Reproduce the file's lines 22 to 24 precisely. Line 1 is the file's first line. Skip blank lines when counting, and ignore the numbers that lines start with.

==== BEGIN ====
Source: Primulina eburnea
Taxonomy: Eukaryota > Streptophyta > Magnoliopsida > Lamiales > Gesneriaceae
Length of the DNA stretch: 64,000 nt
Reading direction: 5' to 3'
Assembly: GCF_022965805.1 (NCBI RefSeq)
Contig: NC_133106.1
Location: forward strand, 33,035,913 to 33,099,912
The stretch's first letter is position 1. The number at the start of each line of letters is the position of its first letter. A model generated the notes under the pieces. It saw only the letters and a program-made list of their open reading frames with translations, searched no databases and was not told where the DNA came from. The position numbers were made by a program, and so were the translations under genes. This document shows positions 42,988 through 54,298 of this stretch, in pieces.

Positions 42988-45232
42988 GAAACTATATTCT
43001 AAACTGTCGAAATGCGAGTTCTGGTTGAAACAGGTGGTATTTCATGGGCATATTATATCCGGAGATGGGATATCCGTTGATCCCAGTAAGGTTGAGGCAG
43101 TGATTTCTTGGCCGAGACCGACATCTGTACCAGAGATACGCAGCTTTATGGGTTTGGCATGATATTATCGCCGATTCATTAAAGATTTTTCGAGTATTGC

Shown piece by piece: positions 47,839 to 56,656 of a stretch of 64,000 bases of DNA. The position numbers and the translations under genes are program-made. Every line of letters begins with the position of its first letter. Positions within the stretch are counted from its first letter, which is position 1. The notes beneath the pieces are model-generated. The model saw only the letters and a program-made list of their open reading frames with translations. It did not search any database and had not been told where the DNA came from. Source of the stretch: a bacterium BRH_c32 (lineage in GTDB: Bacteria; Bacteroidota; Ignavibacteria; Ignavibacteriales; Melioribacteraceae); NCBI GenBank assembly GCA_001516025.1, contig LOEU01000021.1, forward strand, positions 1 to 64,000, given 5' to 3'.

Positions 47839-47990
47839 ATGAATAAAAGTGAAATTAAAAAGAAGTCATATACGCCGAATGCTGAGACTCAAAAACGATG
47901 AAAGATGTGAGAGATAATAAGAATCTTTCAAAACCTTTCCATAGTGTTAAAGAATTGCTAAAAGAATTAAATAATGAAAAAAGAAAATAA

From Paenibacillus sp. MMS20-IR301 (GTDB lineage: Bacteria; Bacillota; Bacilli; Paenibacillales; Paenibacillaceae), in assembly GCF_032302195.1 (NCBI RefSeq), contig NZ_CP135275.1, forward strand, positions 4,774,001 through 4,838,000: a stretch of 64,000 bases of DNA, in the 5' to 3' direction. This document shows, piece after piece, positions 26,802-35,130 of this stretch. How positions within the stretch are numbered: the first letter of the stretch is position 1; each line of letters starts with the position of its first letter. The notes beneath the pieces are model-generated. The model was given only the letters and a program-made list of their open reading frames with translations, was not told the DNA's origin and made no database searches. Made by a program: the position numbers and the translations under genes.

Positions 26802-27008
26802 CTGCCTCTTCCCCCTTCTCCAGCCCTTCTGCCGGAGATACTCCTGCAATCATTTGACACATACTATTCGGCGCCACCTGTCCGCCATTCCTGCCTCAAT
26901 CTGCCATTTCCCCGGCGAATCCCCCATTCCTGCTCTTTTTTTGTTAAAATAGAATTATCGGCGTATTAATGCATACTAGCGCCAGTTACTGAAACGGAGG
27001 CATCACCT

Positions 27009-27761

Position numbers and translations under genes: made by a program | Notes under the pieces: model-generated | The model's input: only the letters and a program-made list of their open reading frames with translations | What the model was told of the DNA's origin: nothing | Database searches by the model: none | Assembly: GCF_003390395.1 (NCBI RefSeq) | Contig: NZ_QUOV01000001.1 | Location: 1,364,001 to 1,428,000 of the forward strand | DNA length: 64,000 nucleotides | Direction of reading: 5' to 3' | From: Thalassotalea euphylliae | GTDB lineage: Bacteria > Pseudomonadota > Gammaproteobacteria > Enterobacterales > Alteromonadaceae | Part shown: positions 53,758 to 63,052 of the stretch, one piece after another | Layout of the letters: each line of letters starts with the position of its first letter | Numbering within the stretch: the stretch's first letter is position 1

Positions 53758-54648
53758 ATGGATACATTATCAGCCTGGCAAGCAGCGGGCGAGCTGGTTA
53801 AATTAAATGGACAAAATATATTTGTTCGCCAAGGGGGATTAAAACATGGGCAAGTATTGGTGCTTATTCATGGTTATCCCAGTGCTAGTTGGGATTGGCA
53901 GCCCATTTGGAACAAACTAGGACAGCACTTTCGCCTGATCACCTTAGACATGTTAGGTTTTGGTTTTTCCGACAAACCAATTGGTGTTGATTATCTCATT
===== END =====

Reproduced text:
Positions 27009-27761

Position numbers and translations under genes: made by a program | Notes under the pieces: model-generated | The model's input: only the letters and a program-made list of their open reading frames with translations | What the model was told of the DNA's origin: nothing | Database searches by the model: none | Assembly: GCF_003390395.1 (NCBI RefSeq) | Contig: NZ_QUOV01000001.1 | Location: 1,364,001 to 1,428,000 of the forward strand | DNA length: 64,000 nucleotides | Direction of reading: 5' to 3' | From: Thalassotalea euphylliae | GTDB lineage: Bacteria > Pseudomonadota > Gammaproteobacteria > Enterobacterales > Alteromonadaceae | Part shown: positions 53,758 to 63,052 of the stretch, one piece after another | Layout of the letters: each line of letters starts with the position of its first letter | Numbering within the stretch: the stretch's first letter is position 1

Positions 53758-54648